Thanks for the great work Ryan-

    I'm still waiting for TR's results to put this all into perspective (always need multiple datapoints), but this bodes very well for those looking at 4k setups in the future. Before this driver was proven, AMD wasn't even in the running, regardless of price.
  • TheJian - Friday, August 2, 2013 - link

    The statements here are hilarious (expect nothing less from Ryan these days). He frames it as a 7990 problem, but in reality it was every pair of AMD cards you could throw at a PC. ALL MULTI-GPU situations on AMD are affected and have been for at least a year and a half (always?). 2x7950, 2x7970 etc etc...

    And 7990 wasn't a rough launch. It was awful. We are still waiting for Ryan's FCAT articles. I expect we'll start to see more now, just as I said before many times, AFTER AMD FIXES their problems. Here we are...LOL. No bias at anandtech though...ROFL. Still missing FCAT part 2 article from march. IT was promised in 2 weeks, never happened. Tons of FCAT results left out of most articles due to drivers changing, game problems, patches etc...blah blah...PCper does it for every article and had NONE of these issues. Hmm...Funny that...

    This leaves us with 2 options:
    1. You're either too dumb to use the tool and should just lose your job (say it ain't so).
    2. You're hiding the truth from your users and should have your traffic reduced further as Alexa shows it's off half or so since the 660TI article in sept last year when Ryan said silly things like 'a lot of people are buying Catleap 1440p monitors from ebay from some dude in korea'...ROFL. Umm, no they are not. Still not many today since even in your own 1440p article (again with ridiculous conclusions like buy an AMD A8-5600 for any single gpu card - no Buy Intel!) shows the steam hardware survey which shows less than 1.25% of us use above 1920x1200 and most of those use TWO video cards...LOL.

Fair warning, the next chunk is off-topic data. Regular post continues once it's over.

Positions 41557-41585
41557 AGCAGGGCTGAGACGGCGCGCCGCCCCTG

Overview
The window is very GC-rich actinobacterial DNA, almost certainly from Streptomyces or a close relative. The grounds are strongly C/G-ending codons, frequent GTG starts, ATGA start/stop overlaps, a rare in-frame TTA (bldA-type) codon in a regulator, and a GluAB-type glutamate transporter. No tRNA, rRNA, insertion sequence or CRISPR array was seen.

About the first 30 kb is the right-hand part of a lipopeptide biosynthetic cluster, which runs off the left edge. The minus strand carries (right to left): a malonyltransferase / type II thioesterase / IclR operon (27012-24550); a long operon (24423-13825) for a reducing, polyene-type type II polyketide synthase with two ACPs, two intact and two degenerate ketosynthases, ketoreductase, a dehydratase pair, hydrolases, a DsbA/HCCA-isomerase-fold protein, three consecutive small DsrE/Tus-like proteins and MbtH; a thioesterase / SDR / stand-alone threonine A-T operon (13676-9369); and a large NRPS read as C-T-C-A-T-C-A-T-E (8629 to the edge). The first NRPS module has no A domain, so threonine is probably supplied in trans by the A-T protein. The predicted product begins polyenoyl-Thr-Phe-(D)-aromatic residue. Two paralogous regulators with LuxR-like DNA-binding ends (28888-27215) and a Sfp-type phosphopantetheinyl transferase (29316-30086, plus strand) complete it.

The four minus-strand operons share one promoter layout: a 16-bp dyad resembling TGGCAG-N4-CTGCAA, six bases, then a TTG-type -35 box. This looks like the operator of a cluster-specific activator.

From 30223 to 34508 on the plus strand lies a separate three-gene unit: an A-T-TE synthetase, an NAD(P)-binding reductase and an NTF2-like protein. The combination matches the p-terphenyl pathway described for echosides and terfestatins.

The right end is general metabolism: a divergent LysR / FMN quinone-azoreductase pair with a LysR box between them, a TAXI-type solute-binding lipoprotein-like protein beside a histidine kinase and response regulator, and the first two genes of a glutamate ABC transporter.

No driver launch should be important for a company...ROFL. It's extremely important we don't HAVE TO TALK about your crappy drivers because they didn't take a year or two to make them work. Right? The important thing is that the product is launched WORKING out of the box as advertised.

    "What’s not being addressed in the first driver are the Direct3D 9 and OpenGL rendering paths, along with Eyefinity in any scenario."

    So it's still not working for some people in multiple scenarios (all xp users right? They all use DX9). You act as though high FPS=stutter free. NOT SO. Just because you're hitting 60fps in rage or 90fps etc, that does not mean the customer isn't affected. The problem is SEEING the stutter, not if the game is fast enough when it ISN'T stuttering.